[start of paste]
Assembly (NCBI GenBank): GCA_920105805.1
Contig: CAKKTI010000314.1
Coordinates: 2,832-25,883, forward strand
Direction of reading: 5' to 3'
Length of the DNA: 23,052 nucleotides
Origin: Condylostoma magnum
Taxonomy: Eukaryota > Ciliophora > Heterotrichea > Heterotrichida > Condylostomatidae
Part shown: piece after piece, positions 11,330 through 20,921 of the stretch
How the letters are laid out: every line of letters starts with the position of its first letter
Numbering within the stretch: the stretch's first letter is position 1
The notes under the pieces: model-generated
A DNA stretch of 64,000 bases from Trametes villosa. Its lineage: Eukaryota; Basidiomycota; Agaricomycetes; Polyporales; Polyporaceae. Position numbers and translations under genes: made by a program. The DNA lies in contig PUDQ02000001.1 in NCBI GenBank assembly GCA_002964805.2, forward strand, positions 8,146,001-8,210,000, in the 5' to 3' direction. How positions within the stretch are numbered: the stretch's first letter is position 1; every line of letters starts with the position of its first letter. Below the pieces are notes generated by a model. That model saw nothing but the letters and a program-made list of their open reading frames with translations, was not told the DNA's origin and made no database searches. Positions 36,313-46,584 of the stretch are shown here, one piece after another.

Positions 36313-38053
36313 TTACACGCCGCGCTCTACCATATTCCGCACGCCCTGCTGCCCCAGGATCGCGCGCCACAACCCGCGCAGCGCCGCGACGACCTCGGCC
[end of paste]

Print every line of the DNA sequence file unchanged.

Assembly (NCBI GenBank): GCA_920105805.1
Contig: CAKKTI010000314.1
Coordinates: 2,832-25,883, forward strand
Direction of reading: 5' to 3'
Length of the DNA: 23,052 nucleotides
Origin: Condylostoma magnum
Taxonomy: Eukaryota > Ciliophora > Heterotrichea > Heterotrichida > Condylostomatidae
Part shown: piece after piece, positions 11,330 through 20,921 of the stretch
How the letters are laid out: every line of letters starts with the position of its first letter
Numbering within the stretch: the stretch's first letter is position 1
The notes under the pieces: model-generated
A DNA stretch of 64,000 bases from Trametes villosa. Its lineage: Eukaryota; Basidiomycota; Agaricomycetes; Polyporales; Polyporaceae. Position numbers and translations under genes: made by a program. The DNA lies in contig PUDQ02000001.1 in NCBI GenBank assembly GCA_002964805.2, forward strand, positions 8,146,001-8,210,000, in the 5' to 3' direction. How positions within the stretch are numbered: the stretch's first letter is position 1; every line of letters starts with the position of its first letter. Below the pieces are notes generated by a model. That model saw nothing but the letters and a program-made list of their open reading frames with translations, was not told the DNA's origin and made no database searches. Positions 36,313-46,584 of the stretch are shown here, one piece after another.

Positions 36313-38053
36313 TTACACGCCGCGCTCTACCATATTCCGCACGCCCTGCTGCCCCAGGATCGCGCGCCACAACCCGCGCAGCGCCGCGACGACCTCGGCC